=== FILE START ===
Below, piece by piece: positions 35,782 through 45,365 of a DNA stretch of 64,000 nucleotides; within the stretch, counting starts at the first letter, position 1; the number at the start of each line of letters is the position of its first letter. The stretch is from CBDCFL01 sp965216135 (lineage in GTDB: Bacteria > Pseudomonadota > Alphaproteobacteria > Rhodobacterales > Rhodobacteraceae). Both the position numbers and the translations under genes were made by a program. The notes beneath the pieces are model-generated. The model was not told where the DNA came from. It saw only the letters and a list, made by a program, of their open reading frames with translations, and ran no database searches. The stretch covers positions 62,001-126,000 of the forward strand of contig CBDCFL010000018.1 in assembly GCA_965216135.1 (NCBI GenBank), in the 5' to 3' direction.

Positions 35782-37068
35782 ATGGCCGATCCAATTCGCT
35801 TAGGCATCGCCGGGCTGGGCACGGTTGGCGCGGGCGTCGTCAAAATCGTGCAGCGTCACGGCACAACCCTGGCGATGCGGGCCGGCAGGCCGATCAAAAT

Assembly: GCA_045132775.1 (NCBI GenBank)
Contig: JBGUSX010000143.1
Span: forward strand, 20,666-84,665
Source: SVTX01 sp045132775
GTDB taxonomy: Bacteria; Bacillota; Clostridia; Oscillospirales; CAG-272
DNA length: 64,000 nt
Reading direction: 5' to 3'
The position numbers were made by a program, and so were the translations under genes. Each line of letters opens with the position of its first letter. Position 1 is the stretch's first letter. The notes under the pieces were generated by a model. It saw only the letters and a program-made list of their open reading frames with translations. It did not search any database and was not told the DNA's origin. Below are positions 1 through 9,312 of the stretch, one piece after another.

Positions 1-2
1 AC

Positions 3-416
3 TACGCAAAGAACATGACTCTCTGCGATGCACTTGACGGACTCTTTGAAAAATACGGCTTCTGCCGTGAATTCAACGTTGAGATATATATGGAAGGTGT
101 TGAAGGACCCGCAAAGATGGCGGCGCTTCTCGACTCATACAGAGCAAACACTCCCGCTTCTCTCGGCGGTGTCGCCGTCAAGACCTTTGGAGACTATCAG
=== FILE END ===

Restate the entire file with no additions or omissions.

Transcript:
Below, piece by piece: positions 35,782 through 45,365 of a DNA stretch of 64,000 nucleotides; within the stretch, counting starts at the first letter, position 1; the number at the start of each line of letters is the position of its first letter. The stretch is from CBDCFL01 sp965216135 (lineage in GTDB: Bacteria > Pseudomonadota > Alphaproteobacteria > Rhodobacterales > Rhodobacteraceae). Both the position numbers and the translations under genes were made by a program. The notes beneath the pieces are model-generated. The model was not told where the DNA came from. It saw only the letters and a list, made by a program, of their open reading frames with translations, and ran no database searches. The stretch covers positions 62,001-126,000 of the forward strand of contig CBDCFL010000018.1 in assembly GCA_965216135.1 (NCBI GenBank), in the 5' to 3' direction.

Positions 35782-37068
35782 ATGGCCGATCCAATTCGCT
35801 TAGGCATCGCCGGGCTGGGCACGGTTGGCGCGGGCGTCGTCAAAATCGTGCAGCGTCACGGCACAACCCTGGCGATGCGGGCCGGCAGGCCGATCAAAAT

Assembly: GCA_045132775.1 (NCBI GenBank)
Contig: JBGUSX010000143.1
Span: forward strand, 20,666-84,665
Source: SVTX01 sp045132775
GTDB taxonomy: Bacteria; Bacillota; Clostridia; Oscillospirales; CAG-272
DNA length: 64,000 nt
Reading direction: 5' to 3'
The position numbers were made by a program, and so were the translations under genes. Each line of letters opens with the position of its first letter. Position 1 is the stretch's first letter. The notes under the pieces were generated by a model. It saw only the letters and a program-made list of their open reading frames with translations. It did not search any database and was not told the DNA's origin. Below are positions 1 through 9,312 of the stretch, one piece after another.

Positions 1-2
1 AC

Positions 3-416
3 TACGCAAAGAACATGACTCTCTGCGATGCACTTGACGGACTCTTTGAAAAATACGGCTTCTGCCGTGAATTCAACGTTGAGATATATATGGAAGGTGT
101 TGAAGGACCCGCAAAGATGGCGGCGCTTCTCGACTCATACAGAGCAAACACTCCCGCTTCTCTCGGCGGTGTCGCCGTCAAGACCTTTGGAGACTATCAG